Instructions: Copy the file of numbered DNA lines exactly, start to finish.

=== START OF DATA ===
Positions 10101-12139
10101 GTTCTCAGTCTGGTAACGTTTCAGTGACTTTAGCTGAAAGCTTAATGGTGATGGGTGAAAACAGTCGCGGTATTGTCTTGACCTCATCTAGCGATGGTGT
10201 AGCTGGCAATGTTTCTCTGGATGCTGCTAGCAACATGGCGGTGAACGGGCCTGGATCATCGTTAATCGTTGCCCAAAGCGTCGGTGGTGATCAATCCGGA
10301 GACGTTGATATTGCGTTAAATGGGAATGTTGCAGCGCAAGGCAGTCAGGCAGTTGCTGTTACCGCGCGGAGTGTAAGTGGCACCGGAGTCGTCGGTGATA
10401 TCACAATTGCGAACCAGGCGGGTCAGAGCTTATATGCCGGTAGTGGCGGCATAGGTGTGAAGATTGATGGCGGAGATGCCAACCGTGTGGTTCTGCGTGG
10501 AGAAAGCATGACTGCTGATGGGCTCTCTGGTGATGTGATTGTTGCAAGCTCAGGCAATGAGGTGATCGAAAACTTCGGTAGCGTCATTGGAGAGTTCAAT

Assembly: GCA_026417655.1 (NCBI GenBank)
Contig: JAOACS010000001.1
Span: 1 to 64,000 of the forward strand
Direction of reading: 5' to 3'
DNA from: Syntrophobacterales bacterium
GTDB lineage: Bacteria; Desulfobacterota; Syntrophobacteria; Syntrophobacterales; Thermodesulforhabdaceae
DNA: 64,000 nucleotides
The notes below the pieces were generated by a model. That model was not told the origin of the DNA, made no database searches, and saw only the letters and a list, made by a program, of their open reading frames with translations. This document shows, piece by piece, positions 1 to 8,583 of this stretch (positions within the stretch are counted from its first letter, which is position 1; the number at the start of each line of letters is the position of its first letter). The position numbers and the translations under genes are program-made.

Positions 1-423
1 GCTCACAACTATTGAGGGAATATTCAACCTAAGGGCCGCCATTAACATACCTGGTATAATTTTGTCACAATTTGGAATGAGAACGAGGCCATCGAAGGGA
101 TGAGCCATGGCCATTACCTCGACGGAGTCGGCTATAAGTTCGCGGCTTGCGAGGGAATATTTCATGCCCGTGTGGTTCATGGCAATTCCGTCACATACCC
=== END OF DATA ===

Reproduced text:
Positions 10101-12139
10101 GTTCTCAGTCTGGTAACGTTTCAGTGACTTTAGCTGAAAGCTTAATGGTGATGGGTGAAAACAGTCGCGGTATTGTCTTGACCTCATCTAGCGATGGTGT
10201 AGCTGGCAATGTTTCTCTGGATGCTGCTAGCAACATGGCGGTGAACGGGCCTGGATCATCGTTAATCGTTGCCCAAAGCGTCGGTGGTGATCAATCCGGA
10301 GACGTTGATATTGCGTTAAATGGGAATGTTGCAGCGCAAGGCAGTCAGGCAGTTGCTGTTACCGCGCGGAGTGTAAGTGGCACCGGAGTCGTCGGTGATA
10401 TCACAATTGCGAACCAGGCGGGTCAGAGCTTATATGCCGGTAGTGGCGGCATAGGTGTGAAGATTGATGGCGGAGATGCCAACCGTGTGGTTCTGCGTGG
10501 AGAAAGCATGACTGCTGATGGGCTCTCTGGTGATGTGATTGTTGCAAGCTCAGGCAATGAGGTGATCGAAAACTTCGGTAGCGTCATTGGAGAGTTCAAT

Assembly: GCA_026417655.1 (NCBI GenBank)
Contig: JAOACS010000001.1
Span: 1 to 64,000 of the forward strand
Direction of reading: 5' to 3'
DNA from: Syntrophobacterales bacterium
GTDB lineage: Bacteria; Desulfobacterota; Syntrophobacteria; Syntrophobacterales; Thermodesulforhabdaceae
DNA: 64,000 nucleotides
The notes below the pieces were generated by a model. That model was not told the origin of the DNA, made no database searches, and saw only the letters and a list, made by a program, of their open reading frames with translations. This document shows, piece by piece, positions 1 to 8,583 of this stretch (positions within the stretch are counted from its first letter, which is position 1; the number at the start of each line of letters is the position of its first letter). The position numbers and the translations under genes are program-made.

Positions 1-423
1 GCTCACAACTATTGAGGGAATATTCAACCTAAGGGCCGCCATTAACATACCTGGTATAATTTTGTCACAATTTGGAATGAGAACGAGGCCATCGAAGGGA
101 TGAGCCATGGCCATTACCTCGACGGAGTCGGCTATAAGTTCGCGGCTTGCGAGGGAATATTTCATGCCCGTGTGGTTCATGGCAATTCCGTCACATACCC